A company has reported a near miss incident in which the draw string on worker’s clothing was observed hanging close to a revolving spindle. The incident occurred on an offshore platform when a construction team were fitting pipe supports. Part of this task involved drilling holes through the deck plate with a magnetic drill. Owing to poor weather conditions, the crew were wearing ‘parka’ style storm jackets. One of the work party members noticed that the drawstring and toggle on the bottom the drill operator’s jacket was hanging very close to the revolving spindle of the magnetic drill. There was potential for the drawstring to be drawn into the tool causing injury to the operator.
He immediately stopped the job and the hazard was highlighted. The entire work party removed the drawstrings from their jackets and the hazard and intervention was shared with the rest of the crew. The intervention was further discussed at start of shift meetings and it was apparen’t that these lanyards could and had become snagged when climbing ladders and had got caught on plant and equipment etc. It was agreed that the drawstrings were impractical as their use on this type of jacket would restrict both leg movement and body positioning.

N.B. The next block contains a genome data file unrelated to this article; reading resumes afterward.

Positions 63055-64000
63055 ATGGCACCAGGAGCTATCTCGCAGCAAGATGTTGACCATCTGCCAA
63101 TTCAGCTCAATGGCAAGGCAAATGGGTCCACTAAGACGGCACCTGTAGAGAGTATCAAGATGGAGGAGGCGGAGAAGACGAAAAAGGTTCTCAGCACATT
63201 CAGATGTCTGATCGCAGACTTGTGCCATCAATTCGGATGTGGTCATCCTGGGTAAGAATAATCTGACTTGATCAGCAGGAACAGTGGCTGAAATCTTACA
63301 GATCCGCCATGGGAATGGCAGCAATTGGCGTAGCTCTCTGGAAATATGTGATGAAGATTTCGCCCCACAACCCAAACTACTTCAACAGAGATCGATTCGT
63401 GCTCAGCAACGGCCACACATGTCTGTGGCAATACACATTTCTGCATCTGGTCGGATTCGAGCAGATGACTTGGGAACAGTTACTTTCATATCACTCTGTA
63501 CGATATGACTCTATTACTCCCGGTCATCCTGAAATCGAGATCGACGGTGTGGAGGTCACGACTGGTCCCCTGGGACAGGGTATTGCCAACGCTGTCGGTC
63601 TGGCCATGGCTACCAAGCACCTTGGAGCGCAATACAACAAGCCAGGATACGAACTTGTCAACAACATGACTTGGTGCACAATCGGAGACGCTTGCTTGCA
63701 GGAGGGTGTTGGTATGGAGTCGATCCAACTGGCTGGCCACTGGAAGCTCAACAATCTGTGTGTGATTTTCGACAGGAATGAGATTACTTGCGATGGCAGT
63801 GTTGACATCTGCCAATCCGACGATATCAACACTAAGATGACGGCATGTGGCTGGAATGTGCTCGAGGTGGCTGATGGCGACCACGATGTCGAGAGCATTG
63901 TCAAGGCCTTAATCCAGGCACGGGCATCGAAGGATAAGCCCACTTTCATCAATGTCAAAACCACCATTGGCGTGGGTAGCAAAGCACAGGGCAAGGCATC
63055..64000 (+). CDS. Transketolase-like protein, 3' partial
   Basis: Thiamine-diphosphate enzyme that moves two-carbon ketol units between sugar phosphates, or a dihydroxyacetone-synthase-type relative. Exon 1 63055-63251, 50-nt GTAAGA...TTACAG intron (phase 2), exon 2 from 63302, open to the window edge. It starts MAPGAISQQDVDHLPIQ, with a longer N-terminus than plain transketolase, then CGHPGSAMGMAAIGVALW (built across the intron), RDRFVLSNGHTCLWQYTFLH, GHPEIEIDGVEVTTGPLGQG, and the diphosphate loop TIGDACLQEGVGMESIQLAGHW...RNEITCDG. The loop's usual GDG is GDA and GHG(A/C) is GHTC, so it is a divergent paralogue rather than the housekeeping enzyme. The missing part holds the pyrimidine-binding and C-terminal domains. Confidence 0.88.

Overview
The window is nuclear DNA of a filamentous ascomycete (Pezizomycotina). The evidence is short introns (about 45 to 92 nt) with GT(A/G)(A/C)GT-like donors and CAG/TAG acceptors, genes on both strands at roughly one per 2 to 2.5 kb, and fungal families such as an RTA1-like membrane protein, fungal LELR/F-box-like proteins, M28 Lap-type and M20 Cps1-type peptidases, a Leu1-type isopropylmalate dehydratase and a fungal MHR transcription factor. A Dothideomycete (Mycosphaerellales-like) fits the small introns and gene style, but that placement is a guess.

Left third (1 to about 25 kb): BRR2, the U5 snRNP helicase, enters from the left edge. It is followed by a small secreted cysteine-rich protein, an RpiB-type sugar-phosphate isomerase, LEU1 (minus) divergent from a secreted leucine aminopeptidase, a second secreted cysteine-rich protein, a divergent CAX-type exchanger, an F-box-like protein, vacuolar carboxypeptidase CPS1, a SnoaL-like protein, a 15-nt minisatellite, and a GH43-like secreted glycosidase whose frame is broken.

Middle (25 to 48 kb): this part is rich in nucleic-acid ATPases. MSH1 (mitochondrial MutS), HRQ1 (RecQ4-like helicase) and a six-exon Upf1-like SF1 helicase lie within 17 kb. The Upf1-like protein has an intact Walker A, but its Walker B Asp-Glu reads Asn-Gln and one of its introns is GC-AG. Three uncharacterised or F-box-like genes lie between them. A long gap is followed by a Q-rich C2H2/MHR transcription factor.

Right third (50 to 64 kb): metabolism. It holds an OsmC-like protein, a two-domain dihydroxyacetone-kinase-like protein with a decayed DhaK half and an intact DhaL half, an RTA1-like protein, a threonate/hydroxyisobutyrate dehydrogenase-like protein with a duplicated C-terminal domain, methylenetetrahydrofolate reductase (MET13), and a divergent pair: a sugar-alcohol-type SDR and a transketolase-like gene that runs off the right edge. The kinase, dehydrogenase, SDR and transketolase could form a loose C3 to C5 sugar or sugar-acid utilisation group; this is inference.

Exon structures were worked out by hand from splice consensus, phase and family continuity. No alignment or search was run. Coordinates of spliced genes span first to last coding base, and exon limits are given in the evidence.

The following points were noted:
- The immediate cause of the incident was that long, ‘parka’ style storm jackets were supplied with a drawstring and toggles that could become snagging hazards. This was especially hazardous when using or working with rotating machinery or equipment;
- members should ensure their crews are aware of this form of hazard;
- As far as possible, alternative clothing without draw strings should be used.
Members may wish to refer to the following similar incidents (key words: clothing, caught):
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